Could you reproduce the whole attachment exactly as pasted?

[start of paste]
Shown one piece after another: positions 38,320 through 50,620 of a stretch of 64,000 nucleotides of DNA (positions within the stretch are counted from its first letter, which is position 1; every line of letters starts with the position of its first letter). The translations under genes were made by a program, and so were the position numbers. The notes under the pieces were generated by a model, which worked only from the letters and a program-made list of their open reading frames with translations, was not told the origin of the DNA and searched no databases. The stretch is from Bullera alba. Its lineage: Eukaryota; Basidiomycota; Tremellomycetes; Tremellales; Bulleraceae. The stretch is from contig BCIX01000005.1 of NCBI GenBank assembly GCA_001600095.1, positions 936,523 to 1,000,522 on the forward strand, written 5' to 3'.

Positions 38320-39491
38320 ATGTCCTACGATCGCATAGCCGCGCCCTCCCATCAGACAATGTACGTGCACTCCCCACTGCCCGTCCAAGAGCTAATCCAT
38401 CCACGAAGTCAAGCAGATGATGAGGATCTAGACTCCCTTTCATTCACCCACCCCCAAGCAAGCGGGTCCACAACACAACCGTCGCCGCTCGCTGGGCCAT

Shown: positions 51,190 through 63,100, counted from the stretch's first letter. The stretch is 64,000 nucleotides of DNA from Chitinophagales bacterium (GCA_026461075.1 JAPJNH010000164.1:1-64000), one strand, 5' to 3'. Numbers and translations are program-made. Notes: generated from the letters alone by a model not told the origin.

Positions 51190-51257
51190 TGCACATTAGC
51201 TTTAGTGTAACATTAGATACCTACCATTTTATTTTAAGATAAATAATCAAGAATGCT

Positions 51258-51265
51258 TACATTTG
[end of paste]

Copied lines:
Shown one piece after another: positions 38,320 through 50,620 of a stretch of 64,000 nucleotides of DNA (positions within the stretch are counted from its first letter, which is position 1; every line of letters starts with the position of its first letter). The translations under genes were made by a program, and so were the position numbers. The notes under the pieces were generated by a model, which worked only from the letters and a program-made list of their open reading frames with translations, was not told the origin of the DNA and searched no databases. The stretch is from Bullera alba. Its lineage: Eukaryota; Basidiomycota; Tremellomycetes; Tremellales; Bulleraceae. The stretch is from contig BCIX01000005.1 of NCBI GenBank assembly GCA_001600095.1, positions 936,523 to 1,000,522 on the forward strand, written 5' to 3'.

Positions 38320-39491
38320 ATGTCCTACGATCGCATAGCCGCGCCCTCCCATCAGACAATGTACGTGCACTCCCCACTGCCCGTCCAAGAGCTAATCCAT
38401 CCACGAAGTCAAGCAGATGATGAGGATCTAGACTCCCTTTCATTCACCCACCCCCAAGCAAGCGGGTCCACAACACAACCGTCGCCGCTCGCTGGGCCAT

Shown: positions 51,190 through 63,100, counted from the stretch's first letter. The stretch is 64,000 nucleotides of DNA from Chitinophagales bacterium (GCA_026461075.1 JAPJNH010000164.1:1-64000), one strand, 5' to 3'. Numbers and translations are program-made. Notes: generated from the letters alone by a model not told the origin.

Positions 51190-51257
51190 TGCACATTAGC
51201 TTTAGTGTAACATTAGATACCTACCATTTTATTTTAAGATAAATAATCAAGAATGCT

Positions 51258-51265
51258 TACATTTG